Once again the author returns to the idea that Jesus sat down at Godís right hand. Look at verses 13-14. When Jesus sat down at the Fatherís side, He sat down as the ruler over all. His work of paying for our sins was done. His labor of bearing the wrath of God for our rebellion was complete. He created the world and redeemed the world, all who would turn from their sins and trust in His finished work. As the author will go on to note, everything is subjected to Him, even if it does not look like it in this sin-polluted world. Jesus is the ruler over all, sitting at Godís right hand. And what of the angels? They are servants to the saints. God has sent them to serve His people, those who are to inherit salvation. As the ruler over all, Jesus is greater than the angels. They minister to Godís people in service to Christ.

He is in control of all creation (2:5-9)

After the author exhorts the readers to persevere in the faith (2:1-4), he comes back to show even more how Christ is superior to angels. And it seems that he is perhaps anticipating an objection. Maybe one of the readers would say: ĎBut Jesus was just a man, a human being. How could He be greater than angels?í The answer to such an objection is that God created man to rule over all of creation. This is what is celebrated in Psalm 8a, which the author quotes in 2:5-8. Look at that with me. God has put everything under the subjection of men. But there is a problem. Because of Adamís sin, mankind has not faithfully exercised that rule. God has been gracious and kind to men, showing them love and favor. But sin has constantly been a problem for every human. Every human, save One.

The author goes on to apply Psalm 8 to Jesus. Look at verse 8b-9. The Lord left nothing outside of the control of the true Adam, Jesus Christ. He reigns and rules over all. Granted, we donít see everything in subjection to Him yet, but that Day is coming. His kingdom has already been inaugurated, but it has not yet been consummated. Jesus is the new head of the human race, and unlike Adam, He was perfect in all that He did, even His death on a cross. For this reason, He is crowned with glory and honor, a phrase that he borrows from Psalm 8. And how is this good news for us? Jesus, the perfectly obedient Adam, died on a cross to taste death for everyone. He tasted death for you at Calvary. He breathed His last for you. He bled and died for you. For His great work of our salvation, He is crowned with glory and honor. Indeed, all praise and glory and honor belong to Jesus, the true Adam to whom all things have been subjected.

The author of Hebrews leaves no doubt in our minds that Jesus is indeed greater than angels. Thus, His revelation is greater than theirs as well. If that is true, then the question becomes obvious: how could you abandon Jesus for the revelation of angels? How could you value what they have revealed over what He has revealed? These are the questions that the author is pressing home in 2:1-4. Look at those once again with me. Under the Old Covenant every transgression or disobedience received a just retribution. It was a weighty matter to disobey the Lord and reject His covenant under the former revelation. If Jesus has brought a greater revelation, then how shall we escape if we neglect such a great salvation? The author is encouraging his readers to avoid this mistake, to pay much closer attention, to persevere in their faith in Jesus.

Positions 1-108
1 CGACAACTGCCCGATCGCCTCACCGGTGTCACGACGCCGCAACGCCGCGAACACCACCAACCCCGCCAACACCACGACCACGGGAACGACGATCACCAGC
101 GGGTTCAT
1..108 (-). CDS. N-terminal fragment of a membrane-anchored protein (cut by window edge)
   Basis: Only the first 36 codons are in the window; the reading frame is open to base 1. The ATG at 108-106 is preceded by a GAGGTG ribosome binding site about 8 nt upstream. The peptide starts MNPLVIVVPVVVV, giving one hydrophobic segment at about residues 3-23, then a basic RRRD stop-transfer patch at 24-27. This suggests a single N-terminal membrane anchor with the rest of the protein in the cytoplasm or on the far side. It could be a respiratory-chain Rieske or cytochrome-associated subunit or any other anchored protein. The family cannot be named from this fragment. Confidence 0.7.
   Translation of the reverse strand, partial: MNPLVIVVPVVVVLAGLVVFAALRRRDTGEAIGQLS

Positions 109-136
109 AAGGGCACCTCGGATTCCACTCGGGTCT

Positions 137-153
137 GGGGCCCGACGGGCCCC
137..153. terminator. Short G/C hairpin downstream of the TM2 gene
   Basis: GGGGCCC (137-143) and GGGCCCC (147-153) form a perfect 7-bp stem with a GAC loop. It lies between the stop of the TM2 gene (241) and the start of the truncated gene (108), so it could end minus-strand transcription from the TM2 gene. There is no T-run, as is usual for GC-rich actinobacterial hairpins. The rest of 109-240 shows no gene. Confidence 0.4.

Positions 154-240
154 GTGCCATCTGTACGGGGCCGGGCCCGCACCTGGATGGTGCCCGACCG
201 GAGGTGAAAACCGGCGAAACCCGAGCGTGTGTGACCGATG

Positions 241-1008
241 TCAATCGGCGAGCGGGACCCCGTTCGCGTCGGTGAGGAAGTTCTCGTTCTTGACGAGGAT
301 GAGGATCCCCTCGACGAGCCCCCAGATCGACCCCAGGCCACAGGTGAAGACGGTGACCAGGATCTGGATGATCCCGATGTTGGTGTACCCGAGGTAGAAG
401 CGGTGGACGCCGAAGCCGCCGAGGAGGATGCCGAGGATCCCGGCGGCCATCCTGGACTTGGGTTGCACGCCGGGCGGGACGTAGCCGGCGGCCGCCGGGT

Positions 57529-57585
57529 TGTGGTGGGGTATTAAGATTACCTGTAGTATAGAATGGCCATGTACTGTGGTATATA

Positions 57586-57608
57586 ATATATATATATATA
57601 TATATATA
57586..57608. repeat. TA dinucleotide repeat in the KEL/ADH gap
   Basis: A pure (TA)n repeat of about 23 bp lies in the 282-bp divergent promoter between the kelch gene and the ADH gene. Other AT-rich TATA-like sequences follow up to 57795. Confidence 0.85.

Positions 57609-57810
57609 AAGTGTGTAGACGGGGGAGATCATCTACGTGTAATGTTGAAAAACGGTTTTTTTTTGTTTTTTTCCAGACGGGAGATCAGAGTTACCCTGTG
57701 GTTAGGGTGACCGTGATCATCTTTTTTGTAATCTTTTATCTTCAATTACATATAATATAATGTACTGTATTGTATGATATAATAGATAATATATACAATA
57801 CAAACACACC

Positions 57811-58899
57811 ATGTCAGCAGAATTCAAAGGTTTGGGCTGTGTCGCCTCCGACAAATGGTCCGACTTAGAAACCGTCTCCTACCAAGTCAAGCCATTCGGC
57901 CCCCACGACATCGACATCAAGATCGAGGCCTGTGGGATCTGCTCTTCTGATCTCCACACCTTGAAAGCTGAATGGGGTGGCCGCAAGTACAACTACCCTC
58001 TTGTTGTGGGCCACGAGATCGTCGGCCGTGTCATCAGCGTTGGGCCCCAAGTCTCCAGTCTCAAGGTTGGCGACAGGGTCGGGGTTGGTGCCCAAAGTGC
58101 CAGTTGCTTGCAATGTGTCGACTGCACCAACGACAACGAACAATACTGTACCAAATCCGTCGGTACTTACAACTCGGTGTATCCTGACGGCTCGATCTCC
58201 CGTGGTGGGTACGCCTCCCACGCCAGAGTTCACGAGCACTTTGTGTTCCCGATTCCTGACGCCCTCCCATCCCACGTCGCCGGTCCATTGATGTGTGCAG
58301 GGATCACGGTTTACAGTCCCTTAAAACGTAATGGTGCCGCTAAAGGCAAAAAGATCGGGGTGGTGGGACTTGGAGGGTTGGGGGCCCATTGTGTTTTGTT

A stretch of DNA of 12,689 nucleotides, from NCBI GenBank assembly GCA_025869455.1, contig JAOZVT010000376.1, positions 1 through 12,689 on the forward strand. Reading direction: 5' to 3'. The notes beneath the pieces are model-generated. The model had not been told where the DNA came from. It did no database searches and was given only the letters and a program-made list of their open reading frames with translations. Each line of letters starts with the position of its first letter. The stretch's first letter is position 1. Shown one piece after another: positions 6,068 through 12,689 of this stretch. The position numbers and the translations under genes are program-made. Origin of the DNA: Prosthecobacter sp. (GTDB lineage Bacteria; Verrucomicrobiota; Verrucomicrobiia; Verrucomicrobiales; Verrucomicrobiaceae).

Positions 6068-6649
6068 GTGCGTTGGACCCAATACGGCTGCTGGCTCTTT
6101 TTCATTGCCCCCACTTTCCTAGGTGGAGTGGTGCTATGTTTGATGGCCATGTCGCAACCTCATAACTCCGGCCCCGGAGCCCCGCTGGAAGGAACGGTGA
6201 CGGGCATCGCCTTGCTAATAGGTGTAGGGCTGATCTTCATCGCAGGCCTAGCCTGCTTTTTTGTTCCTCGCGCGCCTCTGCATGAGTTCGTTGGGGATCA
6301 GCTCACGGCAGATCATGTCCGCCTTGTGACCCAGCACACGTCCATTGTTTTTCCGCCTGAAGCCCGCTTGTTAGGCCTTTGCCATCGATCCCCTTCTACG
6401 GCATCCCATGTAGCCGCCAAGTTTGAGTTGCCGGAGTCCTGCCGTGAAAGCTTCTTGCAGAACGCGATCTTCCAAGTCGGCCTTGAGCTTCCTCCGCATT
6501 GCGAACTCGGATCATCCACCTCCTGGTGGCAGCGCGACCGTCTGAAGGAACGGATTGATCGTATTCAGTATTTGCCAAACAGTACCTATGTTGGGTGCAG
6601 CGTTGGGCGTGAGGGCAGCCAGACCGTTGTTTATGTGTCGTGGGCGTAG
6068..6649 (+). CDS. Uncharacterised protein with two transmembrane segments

Of course, we might be thinking: ĎI am not tempted to put myself under the Law. I am not wrestling with the revelation of angels. Why do I need such a warning?í The truth is that we are all tempted to drift away from the faith. We may not be lured by another religion, but we are all tempted by our former way of life. Some of us are tempted to rest in yesterdayís faith and not really worry about what we believe today. Or maybe the way to say it is that we are not that worried that our actions and attitudes are perhaps revealing that our faith was never true. If that is you, then you need to hear this warning. And even if your faith is active, we still need to guard ourselves from drifting in the faith. How do we do that? The book of Hebrews tells us to see and value Jesus above all else. The One who reigns over all and rules over all tasted death so that we could be forgiven. The One who sustains the world is the One who paid for our sins. The One who created us all is the One who bore our condemnation on that tree. Donít lose sight of that. Donít lose sight of who He is and what He has done for you. Spend your life learning how to treasure Him more and more. Amen.

1 Thomas R. Schreiner, Commentary on Hebrews BTFCP (Nashville: B&H Publishing, 2015) location 2096

~ William Marshall ~